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Retirees flood job market amid rising inflation

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The Labor Department reported an unemployment rate of 3.6 percent in May, the lowest figure in years. According to a nationwide job survey, millions who retired a year earlier are returning to work due to rising inflation. Experts have called this phenomenon “The Great Unretirement.”

“I had worked it [retirement] all out. I could afford it,” Pattie told CBS News. “Inflation happened. It [inflated prices] just got overwhelmed me.”

According to the Bureau of Labor Statistics, the consumer price index is 8.6 percent, the highest mark since 1981. 

Rising food and fuel costs have retirees second-guessing how they will pay for much-needed healthcare. 

 “What’s going to happen when I get older,” Laura Rodriguez asked NBC News. “How am I going to pay for the care that I need?” 

According to AARP, younger retirees who do not qualify for Medicare are jumping back into the labor force to keep insurance coverage. 

Then there are retirees whose 401k accounts were once sitting high when the markets rallied during the pandemic and have since seen those gains decline, forcing them to rethink how they will spend their golden years. 

According to the job search website Indeed, 3.2 percent of workers who retired a year earlier are now employed. Analysts say roughly 3 percent of retirees did the same from 2017-2019. 

For some retirees, the prospect of returning to work is not all doom and gloom. Experts say it keeps the young at heart involved in the community. The new work-from-home climate also gives them more flexibility. 

JIMMIE JOHNSON: THE U-S UNEMPLOYMENT RATE CURRENTLY SITS AT 3.6 PERCENT – ROUGHLY 6 MILLION AMERICANS. IT’S ONE OF THE LOWEST RATES WE’VE SEEN IN YEARS. 

AND PART OF WHAT’S DRIVING THAT TREND – FOLKS REJOINING THE WORKFORCE. HENCE WHY, SOME ARE CALLING IT THE GREAT UNRETIREMENT. 

LET’S GET THIS STRAIGHT!

RETIREE: ”I had worked it all out financially. I could afford it. CBS reporter: What happened? Retiree: The economy. (chuckles) Inflation happened. It just kind of overwhelmed me”

AND PATTIE IS NOT ALONE. SHE IS ONE OF THE MILLIONS OF RETIREES HEADING BACK TO WORK DUE TO RISING INFLATION. 

THE RISING COST OF FOOD AND FUEL. THE FEAR OF NOT BEING ABLE TO AFFORD HEALTHCARE COVERAGE. IT’S ALL TOP OF MIND. 

[SOT: LAURA RODRIGUEZ: “what’s going to happen when I get older? How am I going to pay for the care that I need?”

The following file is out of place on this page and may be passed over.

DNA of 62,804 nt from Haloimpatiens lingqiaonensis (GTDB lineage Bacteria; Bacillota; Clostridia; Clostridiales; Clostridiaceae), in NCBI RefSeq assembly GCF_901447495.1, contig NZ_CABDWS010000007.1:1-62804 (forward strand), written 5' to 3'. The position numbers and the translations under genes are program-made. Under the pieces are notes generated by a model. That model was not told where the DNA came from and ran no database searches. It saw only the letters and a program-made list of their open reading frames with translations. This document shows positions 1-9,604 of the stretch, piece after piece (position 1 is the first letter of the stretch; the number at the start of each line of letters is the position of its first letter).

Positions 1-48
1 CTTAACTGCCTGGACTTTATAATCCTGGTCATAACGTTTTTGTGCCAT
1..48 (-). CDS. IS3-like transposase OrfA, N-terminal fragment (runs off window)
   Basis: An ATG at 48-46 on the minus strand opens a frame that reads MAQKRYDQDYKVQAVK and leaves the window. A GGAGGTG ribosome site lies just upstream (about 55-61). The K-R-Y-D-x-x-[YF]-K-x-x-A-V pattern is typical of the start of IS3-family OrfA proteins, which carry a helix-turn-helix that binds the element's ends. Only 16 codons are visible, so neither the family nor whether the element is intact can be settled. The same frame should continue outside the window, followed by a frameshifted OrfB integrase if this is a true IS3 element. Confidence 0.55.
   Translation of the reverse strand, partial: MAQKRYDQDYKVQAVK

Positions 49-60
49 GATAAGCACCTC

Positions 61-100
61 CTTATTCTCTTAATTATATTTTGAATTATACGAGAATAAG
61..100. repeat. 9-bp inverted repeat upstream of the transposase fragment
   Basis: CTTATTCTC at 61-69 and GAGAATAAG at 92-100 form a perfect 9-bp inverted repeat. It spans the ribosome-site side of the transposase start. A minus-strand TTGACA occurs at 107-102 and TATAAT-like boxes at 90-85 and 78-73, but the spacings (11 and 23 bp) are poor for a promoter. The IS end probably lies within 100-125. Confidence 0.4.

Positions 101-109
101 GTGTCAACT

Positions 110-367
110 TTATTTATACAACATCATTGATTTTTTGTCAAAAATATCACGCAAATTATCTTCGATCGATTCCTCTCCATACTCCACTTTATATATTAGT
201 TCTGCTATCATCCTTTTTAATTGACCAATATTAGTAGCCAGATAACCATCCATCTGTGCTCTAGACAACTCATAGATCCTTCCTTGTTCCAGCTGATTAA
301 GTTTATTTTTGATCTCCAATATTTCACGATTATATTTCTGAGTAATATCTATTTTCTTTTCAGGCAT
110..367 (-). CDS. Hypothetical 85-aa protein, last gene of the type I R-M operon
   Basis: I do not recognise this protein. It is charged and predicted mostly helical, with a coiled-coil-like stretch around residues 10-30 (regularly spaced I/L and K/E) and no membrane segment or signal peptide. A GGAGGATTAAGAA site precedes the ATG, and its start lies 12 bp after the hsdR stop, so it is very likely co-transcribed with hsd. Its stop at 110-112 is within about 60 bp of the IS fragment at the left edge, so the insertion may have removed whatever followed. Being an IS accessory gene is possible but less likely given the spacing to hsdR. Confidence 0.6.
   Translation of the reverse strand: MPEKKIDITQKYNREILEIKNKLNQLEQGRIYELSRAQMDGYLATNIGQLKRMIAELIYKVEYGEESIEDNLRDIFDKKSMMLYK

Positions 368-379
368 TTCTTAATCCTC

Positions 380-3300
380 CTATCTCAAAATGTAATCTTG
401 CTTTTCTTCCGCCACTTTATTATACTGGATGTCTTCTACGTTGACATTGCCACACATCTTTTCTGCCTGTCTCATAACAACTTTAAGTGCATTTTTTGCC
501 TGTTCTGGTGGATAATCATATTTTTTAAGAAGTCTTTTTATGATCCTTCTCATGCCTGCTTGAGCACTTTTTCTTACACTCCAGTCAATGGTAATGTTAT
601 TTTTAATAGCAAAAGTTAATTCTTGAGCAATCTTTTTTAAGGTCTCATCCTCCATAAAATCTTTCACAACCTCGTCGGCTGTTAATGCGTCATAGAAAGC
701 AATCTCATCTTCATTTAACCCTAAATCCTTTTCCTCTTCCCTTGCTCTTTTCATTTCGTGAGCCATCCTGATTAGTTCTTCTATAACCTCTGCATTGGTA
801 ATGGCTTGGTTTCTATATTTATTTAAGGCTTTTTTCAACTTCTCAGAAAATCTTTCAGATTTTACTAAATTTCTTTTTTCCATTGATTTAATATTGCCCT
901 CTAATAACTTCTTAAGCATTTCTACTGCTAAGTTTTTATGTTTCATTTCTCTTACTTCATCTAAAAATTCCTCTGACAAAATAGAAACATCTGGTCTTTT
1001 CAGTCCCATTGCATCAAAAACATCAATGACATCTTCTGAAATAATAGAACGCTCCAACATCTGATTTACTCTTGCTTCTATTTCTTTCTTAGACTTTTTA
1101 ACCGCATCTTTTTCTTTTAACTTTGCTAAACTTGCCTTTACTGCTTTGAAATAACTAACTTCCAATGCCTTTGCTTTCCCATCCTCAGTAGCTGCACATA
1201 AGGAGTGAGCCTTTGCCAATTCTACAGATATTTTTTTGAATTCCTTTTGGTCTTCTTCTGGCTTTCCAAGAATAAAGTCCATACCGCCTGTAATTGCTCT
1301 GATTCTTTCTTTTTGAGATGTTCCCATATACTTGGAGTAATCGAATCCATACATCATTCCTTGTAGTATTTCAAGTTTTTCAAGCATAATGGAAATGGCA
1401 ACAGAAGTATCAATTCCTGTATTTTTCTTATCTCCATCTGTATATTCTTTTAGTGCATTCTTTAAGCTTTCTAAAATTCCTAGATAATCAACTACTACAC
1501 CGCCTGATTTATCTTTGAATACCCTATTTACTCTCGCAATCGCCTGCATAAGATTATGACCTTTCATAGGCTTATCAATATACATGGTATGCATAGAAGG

JIMMIE: TO FOOT THE BILL FOR RISING HEALTHCARE COSTS, RETIREES WHO DON’T QUALIFY FOR MEDICARE JUST YET ARE JUMPING BACK INTO THE LABOR FORCE TO REMAIN COVERED. 

THEN THERE ARE RETIREES WHOSE 4-0-1-K’S WERE ONCE SITTING PRETTY WHEN THE MARKETS RALLIED DURING THE PANDEMIC. THOSE GAINS HAVE SINCE DIMINISHED, FORCING THEM TO RETHINK HOW THEY WILL SPEND WHAT ARE SUPPOSED TO BE THEIR GOLDEN YEARS. 

THREE-POINT-TWO PERCENT OF WORKERS WHO WERE RETIRED A YEAR EARLIER ARE NOW EMPLOYED. SO, HERE’S THE THING – THIS TREND ISN’T ALL THAT NEW. ANALYSTS SAY ROUGHLY THREE PERCENT DID THE SAME THING FROM 20-17 TO 20-19. 

FOR SOME RETIREES – THE PROSPECT OF RETURNING TO WORK ISN’T ALL DOOM AND GLOOM. EXPERTS SAY IT KEEPS THEM INVOLVED IN THE COMMUNITY AND MANY HAVE THE OPTION OF NOT HAVING TO COMMUTE WITH THE FLEXIBILITY OF REMOTE WORK GROWING ACROSS MANY INDUSTRIES. 

SO, IF YOU’RE A BOSS AND ONE OF YOUR MORE EXPERIENCED PEEPS PULL THE RETIREMENT CARD, JUST TELL THEM TO TAKE A GAP YEAR FROM WORK. 

YOU MAY BE SURPRISED AT WHO RETURNS A YEAR LATER. 

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The Labor Department reported an unemployment rate of 3.6 percent in May, the lowest figure in years. According to a nationwide job survey, millions who retired a year earlier are returning to work due to rising inflation. Experts have called this phenomenon “The Great Unretirement.”

“I had worked it [retirement] all out. I could afford it,” Pattie told CBS News. “Inflation happened. It [inflated prices] just got overwhelmed me.”

According to the Bureau of Labor Statistics, the consumer price index is 8.6 percent, the highest mark since 1981. 

Rising food and fuel costs have retirees second-guessing how they will pay for much-needed healthcare. 

 “What’s going to happen when I get older,” Laura Rodriguez asked NBC News. “How am I going to pay for the care that I need?” 

According to AARP, younger retirees who do not qualify for Medicare are jumping back into the labor force to keep insurance coverage. 

Then there are retirees whose 401k accounts were once sitting high when the markets rallied during the pandemic and have since seen those gains decline, forcing them to rethink how they will spend their golden years. 

According to the job search website Indeed, 3.2 percent of workers who retired a year earlier are now employed. Analysts say roughly 3 percent of retirees did the same from 2017-2019. 

For some retirees, the prospect of returning to work is not all doom and gloom. Experts say it keeps the young at heart involved in the community. The new work-from-home climate also gives them more flexibility. 

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